The Modern Letter - The Best of the Bauhaus Typography

May 29, 2016

To say that the whole graphic design industry owes its life to the Bauhaus movement would be a serious understatement. The Bauhaus typography is especially credited for the development of modern day graphic and industrial design. There have been numerous articles and studies on the effects of the German school on today’s art world, but today, we are choosing to focus on the Bauhaus typography and bring you the best of the best of this category. But first, let’s look back on what Bauhaus is, and why is it so important.

The Bauhaus School was founded by Walter Gropius in Weimar in 1919. The movement sought to utilize the 20th-century machine culture and create buildings, design, and furniture in a useful way. They encouraged the usage of modern technologies and believed that form follows function and that the artist and the craftsman should be united in one individual, and focused on the productivity instead of the mere beauty of the design. The Bauhaus School taught typography, and they were strong advocates of sans-serif type, as they believed that its simplified geometric form was more appealing and useful than the ornate German standard of blackletter typography.

Bauhaus style of typography is effective in conveying the message of the design. Balanced layout, harmonious geometric shapes, vibrant colors, and sans-serif letters in upper case or lower case fonts are simple but strong. Bauhaus layout was not only horizontal and vertical, but angled as well, or wrapped around objects. The influence on the modern day posters and designs is evident, as you can see the legacy of the German school on various book and album covers, as well as political posters and signs. One of the most notable examples is the poster for Barack Obama’s presidential campaign, heavily influenced by its German predecessor. So, if you want to see some of the fine examples of Bauhaus typography, scroll down and enjoy the simplicity and power of these works.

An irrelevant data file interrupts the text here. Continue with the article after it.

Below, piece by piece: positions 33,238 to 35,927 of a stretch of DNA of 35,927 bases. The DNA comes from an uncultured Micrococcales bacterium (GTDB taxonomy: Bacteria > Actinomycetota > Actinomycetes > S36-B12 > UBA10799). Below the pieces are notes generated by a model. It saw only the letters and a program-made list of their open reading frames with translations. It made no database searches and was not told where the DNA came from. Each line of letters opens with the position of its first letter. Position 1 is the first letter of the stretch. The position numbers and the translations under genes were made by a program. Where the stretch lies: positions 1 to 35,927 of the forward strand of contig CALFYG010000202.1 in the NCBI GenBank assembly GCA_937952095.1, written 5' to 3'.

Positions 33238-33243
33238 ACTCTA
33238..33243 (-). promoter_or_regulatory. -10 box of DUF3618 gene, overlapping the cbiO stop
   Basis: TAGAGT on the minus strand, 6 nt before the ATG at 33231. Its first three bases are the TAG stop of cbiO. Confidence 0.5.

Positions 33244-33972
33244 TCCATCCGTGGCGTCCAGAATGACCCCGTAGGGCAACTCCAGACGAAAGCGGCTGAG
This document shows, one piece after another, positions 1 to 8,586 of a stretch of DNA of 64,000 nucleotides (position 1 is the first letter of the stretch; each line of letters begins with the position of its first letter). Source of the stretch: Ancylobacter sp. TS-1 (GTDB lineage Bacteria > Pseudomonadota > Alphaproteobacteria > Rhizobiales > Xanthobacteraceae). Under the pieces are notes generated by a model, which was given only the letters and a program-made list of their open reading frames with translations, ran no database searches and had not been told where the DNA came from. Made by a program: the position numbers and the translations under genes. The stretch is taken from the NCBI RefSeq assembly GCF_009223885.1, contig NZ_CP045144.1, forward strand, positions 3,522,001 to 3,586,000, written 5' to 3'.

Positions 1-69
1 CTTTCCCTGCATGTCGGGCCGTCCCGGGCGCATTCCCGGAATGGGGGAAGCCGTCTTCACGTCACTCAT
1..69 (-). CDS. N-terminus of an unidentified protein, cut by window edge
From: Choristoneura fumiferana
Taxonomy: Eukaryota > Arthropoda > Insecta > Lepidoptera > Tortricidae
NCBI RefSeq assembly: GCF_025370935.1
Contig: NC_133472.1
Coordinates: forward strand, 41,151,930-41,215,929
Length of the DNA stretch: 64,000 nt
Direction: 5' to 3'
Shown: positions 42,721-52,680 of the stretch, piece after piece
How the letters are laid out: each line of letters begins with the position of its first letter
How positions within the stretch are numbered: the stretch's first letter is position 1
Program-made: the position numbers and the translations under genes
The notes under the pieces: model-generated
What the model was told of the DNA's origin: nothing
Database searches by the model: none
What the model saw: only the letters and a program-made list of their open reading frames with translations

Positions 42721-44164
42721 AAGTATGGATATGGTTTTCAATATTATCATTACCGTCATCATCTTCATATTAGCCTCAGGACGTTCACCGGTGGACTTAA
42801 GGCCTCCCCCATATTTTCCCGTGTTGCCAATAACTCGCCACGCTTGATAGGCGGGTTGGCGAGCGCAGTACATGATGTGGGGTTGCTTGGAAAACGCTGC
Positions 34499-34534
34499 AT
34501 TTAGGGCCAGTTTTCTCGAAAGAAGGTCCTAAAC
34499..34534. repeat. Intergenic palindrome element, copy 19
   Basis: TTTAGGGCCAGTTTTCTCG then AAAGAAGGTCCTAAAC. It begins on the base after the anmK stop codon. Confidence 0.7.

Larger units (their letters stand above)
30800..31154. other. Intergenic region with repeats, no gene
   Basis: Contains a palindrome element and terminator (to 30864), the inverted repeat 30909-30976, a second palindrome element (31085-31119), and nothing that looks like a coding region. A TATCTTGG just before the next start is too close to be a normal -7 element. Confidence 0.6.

Piet Zwart - pages from NKF cableworks catalog, 1928

Piet Zwart was a Dutch typographer, photographer, and industrial designer. He was trained as an architect and designed interiors and furniture before venturing onto the graphic design. With no formal graphic design training, he was not burdened by traditional methods and convention, allowing him to create something truly unique. He was aware of the power of the media and aimed at the simplicity and the need for direct communication with the customers who were bombarded with advertising material. He, therefore, opted for bold type and diagonal lines that drew the attention of the viewer and created a layout which made the distinction between the primary and secondary message of the design.

Wassily Kandinsky - Postcard for "Bauhaus Exhibition Weimar July - September 1923" (1923)